Ella Johnson gave thought to the risk when she decided to close out her senior year at Glenwood Springs High School playing soccer and making a bid for another shot at a 4A state track meet podium finish.
Johnson, who was recruited last fall to run track and cross country for the Air Force Academy, was right on track in late April, having qualified to race in the 3200 meters and as a member of the Lady Demons’ 4×800 relay team at the May 19-21 Colorado High School Track and Field Championships.
She would have been a top contender, having placed fourth at state in the 3200 her junior year and helping that year’s 4×800 relay team to a third-place medal.
Johnson was just returning from a backpacking trip with her outdoor education class on April 26, when she made the decision to meet up with her dad, Erik Johnson, in Fruita so they could drive to a soccer game in Montrose that had major playoff implications.
“I wasn’t even supposed to play,” she recalls. “But we made it just before halftime, and I got into the game.”
With about 2 minutes left to play, Johnson was dribbling the ball downfield when it rolled a little too far in front of her.
“I stepped with my left leg to try to maintain control, and my knee hyperextended,” she said.
An MRI a couple of days later confirmed her worst fear — a torn anterior cruciate ligament (ACL).
“I was a little bit worried, just with the craziness of the schedule, and also the risk of being injured,” Johnson said of her decision to continue as a dual-sport athlete, which she had done in her previous spring seasons at GSHS.
“When I talked to my coach at the Air Force Academy, he said that I’ll never get another chance to play soccer again, and so he encouraged it,” she said. “And I wasn’t ready to let it go yet, either. So I was happy that I got to play one last time.”
She navigated having to miss track practices by running and training on her own so she could stay in top track form.
When she hurt her knee, her immediate thought was not being able to go to the Air Force Academy as planned, where she had already been accepted. The injury was an automatic medical disqualification for her cross country and track commitment, at least for the coming year, so she decided to wait a year and reapply for admission to the military academy starting in 2023-24.
“When it all began to settle in, that’s when I was worried that my soccer team wouldn’t be able to make it to the playoffs, and that I wouldn’t be able to end my soccer career on a good note, and that I wouldn’t get to go to state for track,” she said. “That was a bummer, but long term it was more about the future.”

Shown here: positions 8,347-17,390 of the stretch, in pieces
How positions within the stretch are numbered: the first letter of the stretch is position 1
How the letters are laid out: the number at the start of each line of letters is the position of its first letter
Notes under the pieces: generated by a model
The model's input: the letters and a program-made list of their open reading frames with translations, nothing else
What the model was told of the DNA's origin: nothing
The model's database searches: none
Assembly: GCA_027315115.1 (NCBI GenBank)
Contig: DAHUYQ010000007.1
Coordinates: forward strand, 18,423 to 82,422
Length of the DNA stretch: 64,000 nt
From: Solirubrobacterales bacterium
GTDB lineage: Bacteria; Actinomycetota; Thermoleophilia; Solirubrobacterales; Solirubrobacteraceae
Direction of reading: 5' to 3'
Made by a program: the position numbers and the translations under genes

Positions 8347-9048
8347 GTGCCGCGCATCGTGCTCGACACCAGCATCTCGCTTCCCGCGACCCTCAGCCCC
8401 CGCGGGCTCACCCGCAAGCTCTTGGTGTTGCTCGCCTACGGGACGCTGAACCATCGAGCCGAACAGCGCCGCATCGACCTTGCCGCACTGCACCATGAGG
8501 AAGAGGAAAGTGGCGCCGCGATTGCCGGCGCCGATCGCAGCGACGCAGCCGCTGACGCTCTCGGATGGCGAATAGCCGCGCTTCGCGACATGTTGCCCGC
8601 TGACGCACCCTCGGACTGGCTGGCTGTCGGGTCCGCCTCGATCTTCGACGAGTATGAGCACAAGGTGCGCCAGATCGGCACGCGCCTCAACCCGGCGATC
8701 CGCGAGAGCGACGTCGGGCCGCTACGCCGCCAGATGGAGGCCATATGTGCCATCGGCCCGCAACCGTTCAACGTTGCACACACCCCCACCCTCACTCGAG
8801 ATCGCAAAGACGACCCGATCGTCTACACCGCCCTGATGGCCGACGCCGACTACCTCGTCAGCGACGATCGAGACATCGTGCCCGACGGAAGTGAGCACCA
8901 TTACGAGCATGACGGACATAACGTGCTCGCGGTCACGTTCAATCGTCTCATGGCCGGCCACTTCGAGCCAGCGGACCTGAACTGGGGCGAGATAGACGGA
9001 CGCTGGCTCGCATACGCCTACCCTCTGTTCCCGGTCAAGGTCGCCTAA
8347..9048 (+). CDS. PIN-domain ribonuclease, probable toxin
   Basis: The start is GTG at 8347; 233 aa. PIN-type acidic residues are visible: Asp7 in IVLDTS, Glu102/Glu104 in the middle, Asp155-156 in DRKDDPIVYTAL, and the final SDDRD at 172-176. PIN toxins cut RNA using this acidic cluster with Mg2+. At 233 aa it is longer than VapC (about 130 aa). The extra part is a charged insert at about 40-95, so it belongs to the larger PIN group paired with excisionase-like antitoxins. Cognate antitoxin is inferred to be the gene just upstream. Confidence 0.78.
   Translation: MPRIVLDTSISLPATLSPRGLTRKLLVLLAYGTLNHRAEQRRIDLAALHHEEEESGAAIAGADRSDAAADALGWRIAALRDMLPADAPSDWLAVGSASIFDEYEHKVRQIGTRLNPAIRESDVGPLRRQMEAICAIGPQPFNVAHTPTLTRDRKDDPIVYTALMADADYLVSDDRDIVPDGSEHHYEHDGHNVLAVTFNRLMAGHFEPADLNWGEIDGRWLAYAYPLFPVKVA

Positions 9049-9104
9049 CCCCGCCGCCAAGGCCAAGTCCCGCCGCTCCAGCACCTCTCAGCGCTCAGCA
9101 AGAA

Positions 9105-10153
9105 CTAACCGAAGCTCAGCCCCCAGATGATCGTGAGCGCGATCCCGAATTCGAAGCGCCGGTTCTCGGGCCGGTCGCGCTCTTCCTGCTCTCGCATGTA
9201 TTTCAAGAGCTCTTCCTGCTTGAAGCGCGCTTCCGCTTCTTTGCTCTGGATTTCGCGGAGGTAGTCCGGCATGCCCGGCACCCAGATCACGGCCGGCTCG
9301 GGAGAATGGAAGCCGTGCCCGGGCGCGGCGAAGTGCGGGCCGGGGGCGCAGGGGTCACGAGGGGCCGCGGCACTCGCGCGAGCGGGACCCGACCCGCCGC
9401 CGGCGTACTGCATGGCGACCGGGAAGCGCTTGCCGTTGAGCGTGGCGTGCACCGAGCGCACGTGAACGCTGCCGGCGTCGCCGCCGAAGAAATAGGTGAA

Johnson is now planning to take a part-time load of online classes through Brigham Young University so she gets a jump on her academic credits but doesn’t lose a year of athletics eligibility, while keeping an eye toward being readmitted to the AFA.
She’s also undergoing intensive physical therapy so she can resume her commitment to the Falcons cross country and track teams.
In the meantime, she approached GSHS head cross country coach Aidan Goldie about helping to coach the Demons this fall and was added to the roster of assistant coaches.
“I thought it would be a good way to stay involved,” Johnson said. “My dad has been a soccer coach since I was little, so coaching has been in the family, and I always thought I would want to do it at some point. So this is just a little introduction to that.”
Goldie was happy to have her continue as part of the team.
“Even when I was coaching Ella, she was already like the fourth coach on our team just based on her leadership skills and the respect she had among her teammates,” Goldie said.
Since she’s not too far removed from her own preps experience, she figures she may have some advice for those who might want to consider running in college — and whether it’s a good idea to double-up with two sports in a season.
“I would still do it over again,” Johnson said. “I just love both sports too much to not do them both.
“But it is critical that (student-athletes) have good time management and know that your injury risk might increase because you’re doing a lot of training all the time. A lot of it is just making sure that you’re recovering properly and doing all that you can to prevent any injuries from coming up.”
Goldie agreed with that approach.
“From a coaches’ perspective, I always look at it as I’m coaching the human first, the student second and the runner third,” he said. “Whatever makes them happiest; I just want to be able to support their goals and dreams the best I can.”
Johnson said she also looks forward to coaching some of the athletes she helped mentor the past few seasons as a teammate.
Practices for most fall sports officially began this week, as school is set to start Aug. 17 for the Roaring Fork Schools. The Demons boys and girls cross country teams open the season at the Grand Junction Central Warrior Invitational on Aug. 20.
The Glenwood Demon XC Invitational also returns this season, set for Sept. 17 at the CMC-Spring Valley Gates Soccer Fields complex. And Glenwood Springs is due to host the 4A Regionals on Oct. 20 at a location to be determined.